Dirty Drawers

Dirty Drawers was a project to simultaneously save and destroy a piece of furniture. When we moved into our new place in 2008, there was a big, heavy, broken-down old desk that had been left behind. It was also dirty and resting on concrete blocks.

Long story short, the drawers were decent, but the shell was not. I think the manufacturer paid more attention to the drawers when it was originally built. We needed to get rid of the desk, but I couldn't feel good about also tossing the drawers and drawer hardware. Building a new enclosure for the drawers would let me save the drawers, but get rid of the desk.

Before Photos


I see through your veneer

I wish I had a photo of the desk as I found it, propped up on concrete blocks. The only photos I have are of the desk shell after it sat outside in the rain and deteriorated further. But you get an idea for what kind of desk it was.


Coming unglued


The old desk shell after living outside for a while

New Plan

The plan was straightforward. I just wanted to take 3/4" plywood and make a durable new shell that allowed the drawers and drawer hardware to be reused. I wanted it to look somewhat presentable, so I planned for it to have a face frame.


Click the image to download the PDF set

One piece of good luck was finding the original legs. When I found the desk, it was propped on concrete blocks as if the legs were missing. I can't remember where I found the legs, but they were steel and sturdy, and were a logical choice for the new project.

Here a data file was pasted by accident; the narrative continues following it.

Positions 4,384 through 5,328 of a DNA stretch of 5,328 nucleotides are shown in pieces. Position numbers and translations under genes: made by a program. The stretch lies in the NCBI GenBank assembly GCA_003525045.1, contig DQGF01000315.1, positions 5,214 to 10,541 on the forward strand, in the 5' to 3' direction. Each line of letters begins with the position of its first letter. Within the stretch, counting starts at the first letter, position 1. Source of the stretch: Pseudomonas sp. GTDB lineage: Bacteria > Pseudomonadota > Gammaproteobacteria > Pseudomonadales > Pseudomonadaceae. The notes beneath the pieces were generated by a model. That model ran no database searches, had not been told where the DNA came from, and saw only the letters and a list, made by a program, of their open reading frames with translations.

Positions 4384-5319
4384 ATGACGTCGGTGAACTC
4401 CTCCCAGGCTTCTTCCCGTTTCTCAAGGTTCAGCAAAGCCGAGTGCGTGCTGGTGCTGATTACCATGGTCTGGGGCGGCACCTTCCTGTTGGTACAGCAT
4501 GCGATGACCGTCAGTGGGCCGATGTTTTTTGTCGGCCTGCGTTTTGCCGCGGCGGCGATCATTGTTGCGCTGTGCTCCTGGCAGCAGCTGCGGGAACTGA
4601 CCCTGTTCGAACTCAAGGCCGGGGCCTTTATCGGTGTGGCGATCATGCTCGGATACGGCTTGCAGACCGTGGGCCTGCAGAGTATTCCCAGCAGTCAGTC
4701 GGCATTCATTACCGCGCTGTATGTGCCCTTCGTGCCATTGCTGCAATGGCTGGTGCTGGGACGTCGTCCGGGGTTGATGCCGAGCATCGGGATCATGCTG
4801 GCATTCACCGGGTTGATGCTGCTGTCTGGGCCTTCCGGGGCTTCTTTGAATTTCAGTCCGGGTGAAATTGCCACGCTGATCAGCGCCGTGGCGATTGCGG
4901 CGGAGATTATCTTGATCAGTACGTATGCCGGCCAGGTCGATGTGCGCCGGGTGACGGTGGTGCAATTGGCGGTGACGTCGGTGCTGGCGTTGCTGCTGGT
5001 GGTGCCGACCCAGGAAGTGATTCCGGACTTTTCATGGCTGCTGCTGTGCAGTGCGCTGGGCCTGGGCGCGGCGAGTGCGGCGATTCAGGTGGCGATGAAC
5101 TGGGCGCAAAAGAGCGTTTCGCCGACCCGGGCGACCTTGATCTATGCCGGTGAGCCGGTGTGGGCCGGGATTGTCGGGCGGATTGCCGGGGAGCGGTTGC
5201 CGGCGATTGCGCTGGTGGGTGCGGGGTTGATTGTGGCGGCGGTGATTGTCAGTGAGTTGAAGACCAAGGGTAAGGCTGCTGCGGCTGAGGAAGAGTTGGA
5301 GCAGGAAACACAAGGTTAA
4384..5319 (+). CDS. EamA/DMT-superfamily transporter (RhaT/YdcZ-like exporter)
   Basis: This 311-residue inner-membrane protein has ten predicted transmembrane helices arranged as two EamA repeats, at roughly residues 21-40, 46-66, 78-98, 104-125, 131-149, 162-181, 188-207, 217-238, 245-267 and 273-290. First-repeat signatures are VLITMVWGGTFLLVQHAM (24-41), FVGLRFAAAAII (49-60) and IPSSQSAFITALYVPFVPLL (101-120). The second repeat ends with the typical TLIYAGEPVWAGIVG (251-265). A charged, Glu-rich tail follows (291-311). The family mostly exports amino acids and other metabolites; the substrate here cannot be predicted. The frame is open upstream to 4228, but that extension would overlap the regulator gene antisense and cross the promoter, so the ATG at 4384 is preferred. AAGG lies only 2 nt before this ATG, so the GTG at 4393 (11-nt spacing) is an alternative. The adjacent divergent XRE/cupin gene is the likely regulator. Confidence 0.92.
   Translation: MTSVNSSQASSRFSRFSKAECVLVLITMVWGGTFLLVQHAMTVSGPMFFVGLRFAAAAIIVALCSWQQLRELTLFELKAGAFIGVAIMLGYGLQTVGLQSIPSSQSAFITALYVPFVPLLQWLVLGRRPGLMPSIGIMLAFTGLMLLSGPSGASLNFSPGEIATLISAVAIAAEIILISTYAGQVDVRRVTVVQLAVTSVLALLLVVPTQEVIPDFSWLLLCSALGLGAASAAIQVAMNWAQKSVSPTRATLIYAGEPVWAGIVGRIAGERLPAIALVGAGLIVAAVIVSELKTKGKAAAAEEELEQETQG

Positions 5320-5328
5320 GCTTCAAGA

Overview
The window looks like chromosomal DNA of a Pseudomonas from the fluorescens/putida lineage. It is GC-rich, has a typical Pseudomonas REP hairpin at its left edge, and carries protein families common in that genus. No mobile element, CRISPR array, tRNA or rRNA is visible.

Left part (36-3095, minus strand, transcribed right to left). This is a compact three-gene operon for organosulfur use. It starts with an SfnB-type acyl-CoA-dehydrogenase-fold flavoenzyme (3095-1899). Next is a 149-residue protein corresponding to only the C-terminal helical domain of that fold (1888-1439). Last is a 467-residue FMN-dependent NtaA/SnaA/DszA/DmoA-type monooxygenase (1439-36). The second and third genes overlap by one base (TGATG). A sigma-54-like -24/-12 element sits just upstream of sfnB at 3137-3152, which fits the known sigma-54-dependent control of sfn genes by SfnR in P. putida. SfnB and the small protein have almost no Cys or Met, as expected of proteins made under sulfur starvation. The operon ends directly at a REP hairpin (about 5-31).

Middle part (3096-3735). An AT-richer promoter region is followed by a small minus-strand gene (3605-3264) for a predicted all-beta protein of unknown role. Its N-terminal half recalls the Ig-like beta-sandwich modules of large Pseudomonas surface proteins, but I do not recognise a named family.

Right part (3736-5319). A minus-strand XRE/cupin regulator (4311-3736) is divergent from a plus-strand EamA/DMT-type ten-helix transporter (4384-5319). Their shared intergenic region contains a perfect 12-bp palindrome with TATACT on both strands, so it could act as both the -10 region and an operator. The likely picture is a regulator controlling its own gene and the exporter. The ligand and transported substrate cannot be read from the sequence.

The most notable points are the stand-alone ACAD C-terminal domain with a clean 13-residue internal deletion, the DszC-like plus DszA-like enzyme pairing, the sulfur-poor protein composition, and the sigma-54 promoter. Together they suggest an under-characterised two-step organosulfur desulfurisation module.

The concept was straightforward, but I still had to plan how all the pieces were going to work together. I have documented the plan in this PDF set at right.

I duplicated the drawer cavities, and also found a way to incorporate the old steel locking mechanism from the desk.

Building It


Aluminum back panel

I wanted the new piece to be sturdy, and it didn't have to be particularly fine furniture. That's why it's made out of 3/4" plywood and 3/4" pine.

The plywood was glued and fastened with screws. The pine parts were glued and fastened with nails. The legs were attached with tee nuts and machine bolts as in the original design. Everything was painted oops paint hot pink, which is becoming a common color around the house.

One unusual feature of this project was the aluminum back panel. Drawer furniture often have a thin plywood back panel that is stapled on. We lived remotely and the nearest store that would have something like lauan was probably hours away, plus I am not buying lauan anyway.

I looked around at what I had that could work. I had salvaged a bunch of aluminum flashing from an abandoned home site. It was bent but sturdy, and I decided to use it for the back panel.

I cut two lengths of flashing and joined them by their long edge with a folded seam.

I folded in all the edges of the aluminum, so there were no sharp edges. The finished panel was slightly smaller than the cabinet. I attached it with screws all the way around the perimeter.

The folded seam between the two aluminum panels landed on the center support of the cabinet, which meant I could fasten through the seam into the support and unify the panel even more.

The aluminum was surprisingly rigid after it was folded and screwed to the plywood. It has a strange hammered look, which is a result of how it was formed, by folding and hammering the folds.


Well, it's pink with a hammered aluminum back panel, so that makes it something you can never give away. But it's strong, and does a good job of providing a new home for the drawers. The drawers work well and get used quite a bit. I like that it stands off the floor.

Also, the shell of the desk is long gone, so that mission was accomplished.


All ship-shape


Everything but the drawers


Dirty Drawers plays a supporting role in the office